For example:

A) The student makes a mistake, and practices continuing right on
playing the piece, as if nothing had happened. This is good practice
for maintaining one’s composure, in public.

B) Improvising around the theme of a mistake can be a creative way
to cover up a glaringly “Wrong” sound. To practice improvising around
the theme of a mistake is to keep a cool head in public situations.

C) To repeat a mistake is to create symmetry and balance in a piece,
as if it had been written right onto the page, in the composer’s own
hand. Surprise: Mistakes can often sound quite nice, sometimes even
lovely!

D) Once in a concert I attended, the soloist played a mistake. She
did a surprising thing: She made yet another much worse one, right in
the next bar, quite intentionally. She lifted up her instrument and
practically shot that next mistake right at the audience! And of
course, everybody laughed. This, incidentally, was a world-caliber
virtuosa player, and was her way of cutting through the enormously high
pressures particularly coming with being a virtuosa player. After all,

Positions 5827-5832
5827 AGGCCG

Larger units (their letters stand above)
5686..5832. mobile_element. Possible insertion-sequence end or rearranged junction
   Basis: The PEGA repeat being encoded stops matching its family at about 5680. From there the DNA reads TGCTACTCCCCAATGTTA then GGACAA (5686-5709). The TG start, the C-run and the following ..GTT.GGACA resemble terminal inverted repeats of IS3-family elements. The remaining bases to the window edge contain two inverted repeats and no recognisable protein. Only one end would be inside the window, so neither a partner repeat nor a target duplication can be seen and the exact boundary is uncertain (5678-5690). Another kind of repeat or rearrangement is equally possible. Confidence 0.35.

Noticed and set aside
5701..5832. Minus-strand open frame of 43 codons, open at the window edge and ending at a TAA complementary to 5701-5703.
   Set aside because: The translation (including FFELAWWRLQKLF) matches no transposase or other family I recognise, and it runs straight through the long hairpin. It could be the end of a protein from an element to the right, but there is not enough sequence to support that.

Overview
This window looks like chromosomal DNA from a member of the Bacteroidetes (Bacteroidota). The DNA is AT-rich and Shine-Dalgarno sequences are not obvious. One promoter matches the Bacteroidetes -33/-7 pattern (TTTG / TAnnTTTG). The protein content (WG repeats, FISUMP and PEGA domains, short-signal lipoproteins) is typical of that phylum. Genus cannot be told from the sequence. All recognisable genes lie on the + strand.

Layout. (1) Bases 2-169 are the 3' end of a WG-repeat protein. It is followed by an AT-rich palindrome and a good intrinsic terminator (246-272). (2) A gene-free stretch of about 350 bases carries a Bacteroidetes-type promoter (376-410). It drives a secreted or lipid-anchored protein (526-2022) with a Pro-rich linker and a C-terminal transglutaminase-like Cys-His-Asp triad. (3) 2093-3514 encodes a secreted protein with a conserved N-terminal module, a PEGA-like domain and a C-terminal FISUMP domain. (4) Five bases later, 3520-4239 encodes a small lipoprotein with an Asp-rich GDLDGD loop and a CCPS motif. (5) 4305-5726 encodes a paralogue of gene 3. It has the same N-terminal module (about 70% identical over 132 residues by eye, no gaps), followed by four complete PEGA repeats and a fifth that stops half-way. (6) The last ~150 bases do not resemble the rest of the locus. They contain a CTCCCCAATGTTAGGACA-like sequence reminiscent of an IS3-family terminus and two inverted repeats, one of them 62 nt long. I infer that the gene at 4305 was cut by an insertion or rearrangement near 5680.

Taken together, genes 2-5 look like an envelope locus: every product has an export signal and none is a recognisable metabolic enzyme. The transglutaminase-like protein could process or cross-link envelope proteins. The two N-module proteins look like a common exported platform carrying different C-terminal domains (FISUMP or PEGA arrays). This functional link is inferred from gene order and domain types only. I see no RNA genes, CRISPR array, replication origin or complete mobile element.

virtuosi are humans too, and everybody makes mistakes. No exceptions!

Of course, as goes without saying, such deliberate mistake-making is
only done after the student has already mastered the basics of good
technical and musical form, has learned how to practice well, and has
made good progress. I would never attempt such a thing with a new
student: I only do this after the student and I have come to know each
other well, and the student feels relaxed in the lessons.Dualing Pianos

We all strive for the highest standards possible, especially when we
are as in love with our music as we professional musicians are. There
can be no arguing that aiming for utmost beauty, the best technical
proficiency, and practicing with meticulous intention is the only way
to go. There is not a doubt about it and the purpose of this article
would never be to argue with that high standard, which the artist
inside demands of all of us.

However, there also may be a time and a place when, in a very safe
setting, to make deliberate mistakes is not only freeing, but opens up
new creative doors. In the safe context of the lesson or the practice
room, making deliberate mistakes can help to cure the fear of failure,
conquer stage nerves, aid our presence of mind in handling public
bloopers, and may just be one cornerstone of all healthy practicing
habits. The new-found freedom may even open up new artistic depth and
improvisatory exploration. Have fun with this!

Drina B, Novato, CA

176581_1248304123

So You Wanna Learn How To Play Guitar (pt. XIV)

Owning the lick

Owning the lick – that’s really what it’s all about.

My thoughts on this are ten fold and it basically starts out from the beginning and trying to figure out all the notes on the fretboard.  I’ve seen on numerous occasions where people have transcribed things wrong, or put chords in a position that could very well have been made easier with finger economics.